The term "data group stripe depth" is used herein to describe, for a given data group, the number of logically contiguous data sectors stored on a drive within the boundaries of a single stripe of data in that data group. In accordance with the principles of the present invention, the depth of a data group stripe may be lesser than, greater than or equal to the depth of redundancy group stripe. As one example of this, FIG. 4 shows that data groups D1-D3 each has a data group stripe depth of one sector, and are all included in a redundancy group having a redundancy group stripe depth of one cylinder.
Redundancy group 416 can handle up to six data read requests simultaneously--one from each of spindles 400-405--because the read/write heads of the spindles can move independently of one another. Redundancy group 416 as configured in FIG. 4 also can handle certain combinations of write requests simultaneously. For example, in many instances any data sector of data group D1 can be written simultaneously with any data sectors of data group D3 contained on spindles 402-405 that are not backed up by P or Q check data on spindles 400, 401, 406 or 407.
Redundancy group 416 as configured in FIG. 4 usually can not handle simultaneous write operations to sectors in data groups D1 and D2, however, because to perform a write operation in either of these data groups, it is necessary to write to drives 406 and 407 as well. Only one write operation can be performed on the check data of drives 406, 407 at any one time, because the read/write heads can only be in one place at one time. Likewise, regardless of the distribution of data groups, write operations to any two data sectors backed up by check data on the same drive can not be done simultaneously. The need for the read/write heads of the check drives to be in more than one place at one time can be referred to as "collision."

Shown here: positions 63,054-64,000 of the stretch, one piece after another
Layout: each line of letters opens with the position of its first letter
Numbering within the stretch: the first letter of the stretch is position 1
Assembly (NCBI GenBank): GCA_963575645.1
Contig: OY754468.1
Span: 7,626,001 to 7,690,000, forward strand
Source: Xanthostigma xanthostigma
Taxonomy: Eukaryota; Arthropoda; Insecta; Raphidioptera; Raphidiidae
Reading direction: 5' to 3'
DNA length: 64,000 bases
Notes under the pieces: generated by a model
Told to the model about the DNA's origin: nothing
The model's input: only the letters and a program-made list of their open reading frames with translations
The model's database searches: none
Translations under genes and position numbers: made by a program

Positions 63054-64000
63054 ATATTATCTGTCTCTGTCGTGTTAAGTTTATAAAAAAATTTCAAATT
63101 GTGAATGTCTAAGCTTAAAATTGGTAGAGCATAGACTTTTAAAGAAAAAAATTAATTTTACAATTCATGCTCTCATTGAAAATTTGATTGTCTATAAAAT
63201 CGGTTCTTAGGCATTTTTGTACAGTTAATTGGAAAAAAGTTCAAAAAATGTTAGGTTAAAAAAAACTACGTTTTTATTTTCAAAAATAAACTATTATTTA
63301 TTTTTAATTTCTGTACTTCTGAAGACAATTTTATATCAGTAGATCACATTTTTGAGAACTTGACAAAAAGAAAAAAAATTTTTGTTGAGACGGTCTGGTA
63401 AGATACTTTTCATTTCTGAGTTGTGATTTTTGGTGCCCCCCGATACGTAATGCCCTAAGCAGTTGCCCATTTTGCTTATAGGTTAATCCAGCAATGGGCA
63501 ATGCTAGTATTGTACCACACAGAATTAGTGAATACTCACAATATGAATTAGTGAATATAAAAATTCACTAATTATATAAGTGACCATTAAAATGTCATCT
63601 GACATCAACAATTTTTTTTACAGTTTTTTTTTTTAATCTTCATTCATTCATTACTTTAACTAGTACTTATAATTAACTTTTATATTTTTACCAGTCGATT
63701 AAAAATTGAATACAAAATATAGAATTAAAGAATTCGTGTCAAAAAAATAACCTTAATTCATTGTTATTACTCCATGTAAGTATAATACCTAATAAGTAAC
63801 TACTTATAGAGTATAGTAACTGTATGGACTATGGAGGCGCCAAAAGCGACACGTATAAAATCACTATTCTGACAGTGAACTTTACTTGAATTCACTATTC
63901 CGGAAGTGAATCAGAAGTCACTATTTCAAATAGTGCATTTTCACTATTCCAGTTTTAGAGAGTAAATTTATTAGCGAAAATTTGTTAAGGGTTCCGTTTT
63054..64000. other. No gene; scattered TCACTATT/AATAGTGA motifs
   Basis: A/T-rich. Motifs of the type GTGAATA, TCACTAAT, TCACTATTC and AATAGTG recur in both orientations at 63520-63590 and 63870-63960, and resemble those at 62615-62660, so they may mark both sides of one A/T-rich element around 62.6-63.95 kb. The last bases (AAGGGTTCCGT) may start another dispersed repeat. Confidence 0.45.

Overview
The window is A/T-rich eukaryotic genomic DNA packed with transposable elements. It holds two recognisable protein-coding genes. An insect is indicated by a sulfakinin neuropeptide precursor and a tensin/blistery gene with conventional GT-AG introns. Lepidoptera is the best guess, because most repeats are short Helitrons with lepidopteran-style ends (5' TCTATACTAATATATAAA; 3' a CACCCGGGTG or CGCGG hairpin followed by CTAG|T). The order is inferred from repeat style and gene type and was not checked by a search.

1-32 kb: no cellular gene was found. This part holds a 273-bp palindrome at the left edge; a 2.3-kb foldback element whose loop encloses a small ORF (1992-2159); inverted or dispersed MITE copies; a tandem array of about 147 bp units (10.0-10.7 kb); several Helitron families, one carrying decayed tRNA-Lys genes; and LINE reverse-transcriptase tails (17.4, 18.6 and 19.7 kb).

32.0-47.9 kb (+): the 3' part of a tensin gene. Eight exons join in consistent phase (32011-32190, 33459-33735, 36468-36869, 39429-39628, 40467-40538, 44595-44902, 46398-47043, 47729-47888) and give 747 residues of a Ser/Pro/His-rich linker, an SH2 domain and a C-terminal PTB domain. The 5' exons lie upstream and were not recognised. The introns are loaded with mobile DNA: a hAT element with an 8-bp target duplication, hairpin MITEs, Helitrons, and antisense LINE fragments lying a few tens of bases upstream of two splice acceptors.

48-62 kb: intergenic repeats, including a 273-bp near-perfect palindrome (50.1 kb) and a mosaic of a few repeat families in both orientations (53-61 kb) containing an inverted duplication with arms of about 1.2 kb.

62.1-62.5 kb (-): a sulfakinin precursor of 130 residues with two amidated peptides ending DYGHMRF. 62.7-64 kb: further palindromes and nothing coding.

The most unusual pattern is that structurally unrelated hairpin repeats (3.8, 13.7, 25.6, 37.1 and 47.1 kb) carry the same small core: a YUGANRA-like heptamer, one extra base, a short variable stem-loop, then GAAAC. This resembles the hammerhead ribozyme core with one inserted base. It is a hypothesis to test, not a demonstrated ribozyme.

It is to be understood that the above-described restriction concerning simultaneous writes to different data drives sharing common check drives is peculiar to check drive systems, and is not a limitation of the invention. For example, the restriction can be avoided by implementing the invention using a mirrored redundancy group, which does not have the property that different data drives share redundancy data on the same drive.
FIG. 5 shows a more particularly preferred embodiment of redundancy group 416 configured according to the present invention. In FIG. 5, as in FIG. 4, the logical check "drives" are spread among all of spindles 400-407 on a per-cylinder basis, although they could also be on a per-track basis or even a per-sector basis.
Data groups D1 and D2 are configured as in FIG. 4. The sectors of data group D3 of FIG. 4, however, have been divided among four data groups D4-D7. As can be seen in FIG. 5, the sequencing of sectors in data groups D4-D7 is no longer the same as the single-sector-deep striping of data groups D1 and D2. Data group D4 has a data group stripe depth of 20 sectors--equal to the depth of the data group itself. Thus, in data group D4 logically numbered sectors 0-19 can be read consecutively by accessing only a single spindle 400, thereby allowing the read/write heads of spindles 401-407 to handle other transactions. Data groups D5, D6 and D7 each show examples of different intermediate data group stripe depths of 5 sectors, 2 sectors and 4 sectors, respectively.